Complete Question Explanation
Must Be True. The correct answer choice is (D)
The data says: If a person with TLE has an epileptic seizure, the brain's TL produces abnormal electrical impulses which can often be detected by EEG.
There are two possible problems with the EEG test. One is the "false positive": the EEG might detect abnormal electrical impulses when there's not actually any abnormal impulses, or there are abnormal impulses but there is no seizure.
Another problem with the EEG test is the "false negative": the EEG might fail to detect abnormal electrical impulses when they are actually present, caused by a seizure.
The last sentence of the stimulus suggests that a positive EEG reading is a reasonably reliable indicator of TLE … and what goes in the blank? A natural concept to go in the blank is: there's a small chance that it might just be a false positive.
Answer choice (A): If a positive EEG reading indicates 50% probability of TLE and 50% probability of no TLE, then this is not a "reasonably reliable" test, as the stimulus said. So this answer choice cannot be correct.
Answer choice (B): The stimulus never discussed other forms of epilepsy, so this answer choice cannot be correct.
Answer choice (C): We know nothing about the frequency of false positives vs. false negatives.
Answer choice (D): This is the correct answer choice. This answer choice captures the "false negative" phenomenon as discussed above.
Answer choice (E): If both a positive EEG reading and a negative EEG reading give exactly the same information about the likelihood of TLE, then running the test is completely pointless. We don't have any information from the stimulus to support this.
#21 - When a person with temporal lobe epilepsy is having an
3 posts • Page 1 of 1
I read the explanation and I just don't get it. I understood the stimulus up until "Therefore..." Which part of the stimulus did the two possible EEG problems come from?
This is a nasty MBT fill in the blank style question, and I'm happy to help clear it up!
The key behind the whole question comes from the following statement: "...produces abnormal electrical impulses, which can often, but not always, be detected through a test..."
This means that the EEG test can't always catch the incidence of temporal epilepsy, so if a test failed to register as a positive result, it doesn't mean that the patient doesn't suffer from temporal epilepsy.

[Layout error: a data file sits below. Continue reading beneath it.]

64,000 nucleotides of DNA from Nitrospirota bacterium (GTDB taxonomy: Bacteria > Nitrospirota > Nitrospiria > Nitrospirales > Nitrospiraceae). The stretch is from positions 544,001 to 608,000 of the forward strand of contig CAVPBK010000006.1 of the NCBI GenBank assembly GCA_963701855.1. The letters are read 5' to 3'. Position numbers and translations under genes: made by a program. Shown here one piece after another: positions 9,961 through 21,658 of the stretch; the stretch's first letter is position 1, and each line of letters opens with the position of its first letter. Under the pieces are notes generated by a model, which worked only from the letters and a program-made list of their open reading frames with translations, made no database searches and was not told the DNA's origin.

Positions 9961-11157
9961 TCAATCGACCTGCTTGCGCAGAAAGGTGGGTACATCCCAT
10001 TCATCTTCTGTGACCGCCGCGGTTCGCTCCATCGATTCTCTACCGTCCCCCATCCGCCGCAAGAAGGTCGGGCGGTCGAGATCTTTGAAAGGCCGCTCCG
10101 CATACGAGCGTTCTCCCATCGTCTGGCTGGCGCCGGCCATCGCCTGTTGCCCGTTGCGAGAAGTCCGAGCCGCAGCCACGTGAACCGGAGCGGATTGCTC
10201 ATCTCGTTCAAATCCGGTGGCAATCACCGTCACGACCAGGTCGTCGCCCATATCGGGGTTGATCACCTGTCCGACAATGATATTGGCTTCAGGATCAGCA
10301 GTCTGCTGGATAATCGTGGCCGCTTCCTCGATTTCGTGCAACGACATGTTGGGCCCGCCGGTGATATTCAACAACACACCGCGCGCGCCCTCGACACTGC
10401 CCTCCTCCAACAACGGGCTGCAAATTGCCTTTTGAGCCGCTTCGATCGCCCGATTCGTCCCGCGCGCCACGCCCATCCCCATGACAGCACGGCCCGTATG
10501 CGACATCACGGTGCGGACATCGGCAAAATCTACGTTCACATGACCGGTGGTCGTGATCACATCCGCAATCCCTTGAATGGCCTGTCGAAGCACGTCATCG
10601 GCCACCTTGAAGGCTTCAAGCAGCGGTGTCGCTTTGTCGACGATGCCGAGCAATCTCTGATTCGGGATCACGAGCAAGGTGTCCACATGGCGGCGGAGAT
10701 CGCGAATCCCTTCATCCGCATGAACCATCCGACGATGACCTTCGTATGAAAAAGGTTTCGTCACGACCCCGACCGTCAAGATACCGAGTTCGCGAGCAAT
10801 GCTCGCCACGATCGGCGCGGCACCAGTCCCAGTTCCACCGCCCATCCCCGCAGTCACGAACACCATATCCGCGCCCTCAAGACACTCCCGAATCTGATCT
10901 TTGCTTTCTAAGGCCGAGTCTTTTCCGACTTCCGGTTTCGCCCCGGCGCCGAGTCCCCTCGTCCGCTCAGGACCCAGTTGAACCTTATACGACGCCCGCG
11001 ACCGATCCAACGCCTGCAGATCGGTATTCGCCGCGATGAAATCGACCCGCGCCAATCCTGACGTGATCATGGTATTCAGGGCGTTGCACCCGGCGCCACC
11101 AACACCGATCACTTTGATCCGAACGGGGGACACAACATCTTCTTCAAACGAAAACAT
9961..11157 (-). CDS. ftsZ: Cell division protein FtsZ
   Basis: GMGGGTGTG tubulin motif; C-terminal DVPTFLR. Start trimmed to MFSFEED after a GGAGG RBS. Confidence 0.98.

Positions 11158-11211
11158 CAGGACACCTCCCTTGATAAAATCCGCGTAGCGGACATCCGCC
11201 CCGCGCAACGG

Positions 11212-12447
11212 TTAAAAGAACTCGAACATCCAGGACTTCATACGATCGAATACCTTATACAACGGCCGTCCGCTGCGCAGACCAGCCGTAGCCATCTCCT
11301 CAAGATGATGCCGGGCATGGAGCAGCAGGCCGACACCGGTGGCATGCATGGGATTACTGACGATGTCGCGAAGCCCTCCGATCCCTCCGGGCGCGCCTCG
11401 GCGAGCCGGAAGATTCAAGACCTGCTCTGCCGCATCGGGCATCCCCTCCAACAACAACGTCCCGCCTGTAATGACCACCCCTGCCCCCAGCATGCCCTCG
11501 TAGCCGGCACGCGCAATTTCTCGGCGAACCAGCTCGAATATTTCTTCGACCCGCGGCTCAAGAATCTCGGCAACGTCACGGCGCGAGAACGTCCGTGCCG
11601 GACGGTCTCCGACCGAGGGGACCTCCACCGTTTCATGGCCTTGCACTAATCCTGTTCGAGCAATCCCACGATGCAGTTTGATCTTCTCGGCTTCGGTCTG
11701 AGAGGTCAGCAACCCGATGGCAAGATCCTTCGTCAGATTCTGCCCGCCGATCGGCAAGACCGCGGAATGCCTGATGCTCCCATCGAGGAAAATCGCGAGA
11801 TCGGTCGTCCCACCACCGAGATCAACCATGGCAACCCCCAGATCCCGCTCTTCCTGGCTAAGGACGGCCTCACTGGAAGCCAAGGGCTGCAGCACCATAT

The concept illustrated here involves what is often referred to as a Confusion Matrix, which entails the four possible results of a test for a given condition.
Let's say that we are developing a test that identifies whether or not a patient has the gene for mutant super powers. Okay, you got me, I am not-so-secretly very excited for Avengers Endgame to come out next week!
So, if we ran this test on a patient we have only four possible outcomes:
True Positive: The test found the patient to have the mutant gene, and the patient actually does have the gene.
True Negative: The test found the patient to not have the mutant gene, and the patient actually doesn't have the gene.
False Positive: The test found the patient to have the mutant gene, but the patient actually does not have the gene.
False Negative: The test found that the patient did not have the mutant gene, but the patient actually does have the gene.
The risk in this particular stimulus involves a False Negative. Since we know that the EEG test can "often, but not always detect" temporal lobe epilepsy, it's possible that a test that shows up as negative could be mistaken, and the patient does in fact have the condition.
We know that if the test results come out as positive it IS a trustworthy indicator of the presence of the condition (True Positive), but that there remains a potential risk factor of a False Negative diagnosis.
Just because the test was negative it doesn't mean the patient does not have the condition, it simply could have been one of the instances in which the test was simply unable to detect the presence of temporal lobe epilepsy in the patient.
I hope that helps to clear it up, happy Friday to you!
3 posts • Page 1 of 1